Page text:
There is, of course, nothing new about the role of social justice in Islam. The concepts of charity and egalitarianism form central tenets of the faith. But they have been applied primarily within the worldwide Muslim community or umma. At their most tolerant, Muslim rulers offered a combination of religious freedom for and political control over Jews and Christians as “people of the Book.”

United Power, in contrast, puts Muslims and Ms. Jamoul within an array of Roman Catholic, Jewish, Lutheran, Baptist, Episcopalian, Pentecostal and secular constituents. Its issues range from some of acute interest to Muslims, like the addition of Arabic-language classes in local high schools, to more class-based causes like affordable housing, early childhood education and guaranteed health-care coverage.

For Ms. Jamoul, the experience has stretched her in two ways. It has, quite obviously, brought her into close collaboration with non-Muslims. It has also taken her from the secular, cultural Muslim identity of her upbringing into partnership with observant Muslims. While she does not wear the hijab, and will visit the Mosque Foundation wearing a pantsuit, she has begun fasting during Ramadan and studying the Koran.

“We can never know God or see God, but we can see God’s attributes on earth, and one of them is justice,” Ms. Jamoul said. “I came to the language and the ideas partly out of my own faith journey. But it’s also a result of having empathy for the faith narrative of the people I work with and appreciating what their religious institutions have meant to them. I’ve learned what it meant to grow up Catholic on the South Side, how much the church meant.”

The process also has run in the other direction, with United Power serving as a bridge between the Chicago area’s 400,000 Muslims, many of them recent immigrants, and a native population that viewed them warily, even hostilely in the wake of Sept. 11, 2001. The Mosque Foundation’s building in the suburb of Bridgeview, for example, was surrounded for several days by protesters.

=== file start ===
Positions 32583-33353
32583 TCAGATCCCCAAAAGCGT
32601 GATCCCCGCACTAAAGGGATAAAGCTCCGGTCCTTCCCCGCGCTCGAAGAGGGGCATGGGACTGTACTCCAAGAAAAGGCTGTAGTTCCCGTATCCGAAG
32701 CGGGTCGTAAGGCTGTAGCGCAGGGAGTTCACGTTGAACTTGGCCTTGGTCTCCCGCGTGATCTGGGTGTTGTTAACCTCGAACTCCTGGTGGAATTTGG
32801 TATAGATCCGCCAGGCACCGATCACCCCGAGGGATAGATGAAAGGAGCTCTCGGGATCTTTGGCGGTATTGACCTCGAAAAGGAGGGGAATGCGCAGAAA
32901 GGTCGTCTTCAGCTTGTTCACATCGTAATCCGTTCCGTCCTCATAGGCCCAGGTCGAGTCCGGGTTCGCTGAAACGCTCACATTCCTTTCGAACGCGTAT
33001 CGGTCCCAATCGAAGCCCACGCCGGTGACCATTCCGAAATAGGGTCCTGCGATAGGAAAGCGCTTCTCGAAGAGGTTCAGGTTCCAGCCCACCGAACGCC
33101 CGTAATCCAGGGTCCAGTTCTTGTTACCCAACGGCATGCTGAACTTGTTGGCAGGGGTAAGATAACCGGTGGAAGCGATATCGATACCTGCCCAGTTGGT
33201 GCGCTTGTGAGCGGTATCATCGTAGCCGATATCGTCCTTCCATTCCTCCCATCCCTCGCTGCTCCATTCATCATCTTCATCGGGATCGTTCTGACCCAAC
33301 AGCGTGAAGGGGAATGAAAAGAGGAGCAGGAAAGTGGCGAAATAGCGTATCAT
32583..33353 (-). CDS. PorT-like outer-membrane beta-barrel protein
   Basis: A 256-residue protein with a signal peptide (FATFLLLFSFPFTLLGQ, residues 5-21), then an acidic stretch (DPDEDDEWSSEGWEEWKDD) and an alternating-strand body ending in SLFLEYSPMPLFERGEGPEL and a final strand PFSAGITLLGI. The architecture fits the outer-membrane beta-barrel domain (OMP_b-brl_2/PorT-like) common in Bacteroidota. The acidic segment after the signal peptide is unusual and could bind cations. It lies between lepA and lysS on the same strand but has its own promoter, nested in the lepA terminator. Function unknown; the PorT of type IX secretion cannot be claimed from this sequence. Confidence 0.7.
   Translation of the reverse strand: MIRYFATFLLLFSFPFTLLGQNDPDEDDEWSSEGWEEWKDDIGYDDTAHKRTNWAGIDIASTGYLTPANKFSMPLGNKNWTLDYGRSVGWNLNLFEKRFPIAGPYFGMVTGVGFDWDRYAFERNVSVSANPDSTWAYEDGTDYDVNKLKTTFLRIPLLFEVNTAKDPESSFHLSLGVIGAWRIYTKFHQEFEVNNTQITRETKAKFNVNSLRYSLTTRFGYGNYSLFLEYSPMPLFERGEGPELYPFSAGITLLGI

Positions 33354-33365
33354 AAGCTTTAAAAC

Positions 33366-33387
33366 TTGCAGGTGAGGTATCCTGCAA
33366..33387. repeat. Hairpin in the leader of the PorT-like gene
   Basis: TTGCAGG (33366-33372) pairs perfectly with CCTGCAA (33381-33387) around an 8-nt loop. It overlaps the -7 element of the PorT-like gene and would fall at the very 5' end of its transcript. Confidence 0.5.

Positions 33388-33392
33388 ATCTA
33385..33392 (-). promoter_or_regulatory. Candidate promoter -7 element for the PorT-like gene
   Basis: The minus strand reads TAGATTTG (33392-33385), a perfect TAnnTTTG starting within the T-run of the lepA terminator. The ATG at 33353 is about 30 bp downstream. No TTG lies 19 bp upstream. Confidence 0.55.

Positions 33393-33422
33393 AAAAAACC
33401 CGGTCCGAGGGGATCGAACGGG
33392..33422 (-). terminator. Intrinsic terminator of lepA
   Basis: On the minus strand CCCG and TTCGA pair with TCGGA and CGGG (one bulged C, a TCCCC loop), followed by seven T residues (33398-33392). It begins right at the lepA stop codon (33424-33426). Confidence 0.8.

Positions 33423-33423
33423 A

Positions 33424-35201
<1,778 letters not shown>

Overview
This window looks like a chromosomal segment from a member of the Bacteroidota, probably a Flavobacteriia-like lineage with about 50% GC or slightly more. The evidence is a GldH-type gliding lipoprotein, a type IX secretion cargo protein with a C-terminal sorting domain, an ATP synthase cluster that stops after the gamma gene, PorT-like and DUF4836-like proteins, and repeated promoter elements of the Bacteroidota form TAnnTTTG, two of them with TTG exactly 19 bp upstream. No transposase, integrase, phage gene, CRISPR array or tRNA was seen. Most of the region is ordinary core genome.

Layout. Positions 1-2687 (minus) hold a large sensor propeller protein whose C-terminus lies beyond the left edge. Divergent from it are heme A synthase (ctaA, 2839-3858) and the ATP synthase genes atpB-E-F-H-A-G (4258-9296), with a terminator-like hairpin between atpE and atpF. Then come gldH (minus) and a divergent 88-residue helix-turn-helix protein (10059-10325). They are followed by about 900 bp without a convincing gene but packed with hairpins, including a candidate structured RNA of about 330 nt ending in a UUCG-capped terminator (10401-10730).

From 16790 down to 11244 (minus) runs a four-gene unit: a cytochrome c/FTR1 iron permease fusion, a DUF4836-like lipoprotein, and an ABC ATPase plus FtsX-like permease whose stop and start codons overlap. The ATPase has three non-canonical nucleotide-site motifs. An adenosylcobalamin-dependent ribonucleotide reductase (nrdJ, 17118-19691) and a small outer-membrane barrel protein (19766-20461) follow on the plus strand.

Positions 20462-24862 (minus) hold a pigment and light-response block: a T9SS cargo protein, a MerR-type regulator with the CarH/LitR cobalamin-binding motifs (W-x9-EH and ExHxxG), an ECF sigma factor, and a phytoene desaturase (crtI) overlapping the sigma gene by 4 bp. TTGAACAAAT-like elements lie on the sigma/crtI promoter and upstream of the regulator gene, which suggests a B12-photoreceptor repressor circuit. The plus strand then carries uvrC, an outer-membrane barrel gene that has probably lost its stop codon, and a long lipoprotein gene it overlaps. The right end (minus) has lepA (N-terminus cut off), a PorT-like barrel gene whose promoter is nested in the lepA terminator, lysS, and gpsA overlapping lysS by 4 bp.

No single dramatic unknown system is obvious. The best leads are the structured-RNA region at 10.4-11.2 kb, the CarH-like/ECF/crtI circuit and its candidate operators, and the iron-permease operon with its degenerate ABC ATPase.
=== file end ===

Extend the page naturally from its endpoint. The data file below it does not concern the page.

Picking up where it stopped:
Two months after the 2001 attacks, United Power brought together 3,000 Chicagoans at Navy Pier for a series of one-on-one meetings that crossed all denominational lines. A United Power leader among Catholics, the Rev. Edward J. Cronin of St. Alexander Church in Palos Heights, defied some of his own flock by preaching (ultimately unsuccessfully) in favor of the sale of a nearby building for a mosque.

Judith Gethner, a volunteer leader with United Power, had grown up with a literally parochial sense of activism. She was the child of observant Jews, a resident of the Jewish enclave of West Rodgers Park and ultimately a volunteer with the National Council of Jewish Women, raising money for Israeli children.

“I can put it with seven exclamation points,” Ms. Gethner said, “that I never thought I’d be working with a Muslim congregation and a Muslim organizer.”

Yet she has done exactly that. And at a recent rally for Illinois’s health-care legislation, Ms. Gethner found herself on the podium, looking out into the crowd, and spotting Lina Jamoul, who was holding a sign declaring, “Now Is The Time.”

“It made me feel like I was the antithesis of what I read about in the press — all the anger and angst about Muslims,” Ms. Gethner said. “I was thinking, Look who I sit next to, look who I work with together.”